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Anthony Aiello

The Gulf War began on 2 August 1990 when the military forces of Iraq, led by Saddam Hussein, invaded Kuwait and defeated in less than a week the minimal resistance that Kuwait's military was able to muster. Most of the Kuwaiti royal family escaped to Saudi Arabia, where they set up a government in exile and were thus able to protect a great deal of Kuwaiti wealth from the otherwise wholesale robbery almost immediately undertaken by the Iraqi conquerors.

Hussein's reasons for invading Kuwait were not new. Iraq had long held that Kuwait was its Nineteenth Province and that the kingdom was no more than a creation of the British mandate authorities following World War I to ensure a reliable source of oil from a protectorate state. Additionally, Iraq wanted Kuwait to forgive the enormous debt that Iraq had taken on during the Iran-Iraq War (1980–1988 forgiveness ...

Article

Donna Young

Although not the strongest or deadliest storm to have struck the United States, Hurricane Katrina was the most destructive and costly, damaging coastal communities in Louisiana, Mississippi, and Alabama and devastating more than 90,000 square miles (235,000 square kilometers) of land. Its import, however, is best measured by its contribution to the public discourse on the endemic racial and income disparities found in the early twenty-first century in New Orleans, one of the most famous cities in the United States.

Article

Around the turn of the twentieth century, hundreds of thousands of blacks arrived in the United States from Africa, Latin America, and the Caribbean. Social, economic, and political factors were paramount in driving these black immigrants to American shores. Although blacks came from many regions, Jamaicans, Haitians, and Africans were the most prominent. Construction of the Panama Canal in Central America attracted black laborers from all over the Caribbean, but most came from Jamaica. Altogether, between 1904 and 1914—the years that the United States sponsored the building of the canal—as many as 90,000 Afro-Jamaicans were recruited and worked on the interoceanic passageway. Approximately 121,000 Jamaicans left Jamaica between 1902 and 1931, seeking jobs. Overall, one estimate is that between 1890 and 1930 some 350 000 blacks left the West Indies With the completion of the Panama Canal and some decrease in sugarcane production in Cuba thousands of ...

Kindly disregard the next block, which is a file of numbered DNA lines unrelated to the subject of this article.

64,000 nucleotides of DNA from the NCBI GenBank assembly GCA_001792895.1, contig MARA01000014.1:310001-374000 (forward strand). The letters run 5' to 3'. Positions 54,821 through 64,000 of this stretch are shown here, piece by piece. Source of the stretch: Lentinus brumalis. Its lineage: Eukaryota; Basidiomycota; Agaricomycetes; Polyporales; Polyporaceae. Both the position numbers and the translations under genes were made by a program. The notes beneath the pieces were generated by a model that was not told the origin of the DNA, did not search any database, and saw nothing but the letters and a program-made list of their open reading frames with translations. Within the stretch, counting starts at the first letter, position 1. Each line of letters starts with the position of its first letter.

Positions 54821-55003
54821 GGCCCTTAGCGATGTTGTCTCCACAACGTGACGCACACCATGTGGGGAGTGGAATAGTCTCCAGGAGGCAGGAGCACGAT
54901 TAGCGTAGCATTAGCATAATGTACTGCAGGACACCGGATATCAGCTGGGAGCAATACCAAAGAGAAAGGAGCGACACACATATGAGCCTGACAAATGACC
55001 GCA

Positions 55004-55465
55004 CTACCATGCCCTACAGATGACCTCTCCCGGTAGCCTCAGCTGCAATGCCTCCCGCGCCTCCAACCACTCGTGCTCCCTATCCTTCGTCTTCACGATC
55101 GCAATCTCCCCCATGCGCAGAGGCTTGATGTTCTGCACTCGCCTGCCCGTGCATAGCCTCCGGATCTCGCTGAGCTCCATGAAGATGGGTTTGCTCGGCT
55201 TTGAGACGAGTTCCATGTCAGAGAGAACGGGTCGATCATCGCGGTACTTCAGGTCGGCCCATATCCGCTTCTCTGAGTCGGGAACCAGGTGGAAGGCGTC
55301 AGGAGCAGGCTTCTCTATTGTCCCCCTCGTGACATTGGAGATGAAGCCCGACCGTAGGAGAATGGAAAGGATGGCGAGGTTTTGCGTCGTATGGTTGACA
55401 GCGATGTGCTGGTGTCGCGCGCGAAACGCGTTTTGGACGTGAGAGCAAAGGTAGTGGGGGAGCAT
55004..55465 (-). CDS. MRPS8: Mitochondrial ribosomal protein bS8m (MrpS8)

Article

The processes of industrialization and deindustrialization shaped and redefined U.S. economic, social, and demographic structures and have influenced the lives of African Americans ever since the late nineteenth century. Early in the twentieth century, industrialization contributed to a mass migration of African Americans from the South to northern cities in search of work. After World War II, growth of the industrial sector in the West fueled another movement of African Americans seeking economic opportunities. But as the industrial economy began to decline in the 1960s, tensions mounted in cities where residents tried to cope with the loss of jobs and deteriorating urban conditions. By the early twenty-first century, former industrial centers such as Gary, Indiana; Allentown, Pennsylvania; and Cleveland, Ohio, were struggling to rebuild their economies in the wake of deindustrialization—and they were not alone.

The period known as the Industrial Revolution occurred in two parts the First Industrial Revolution ...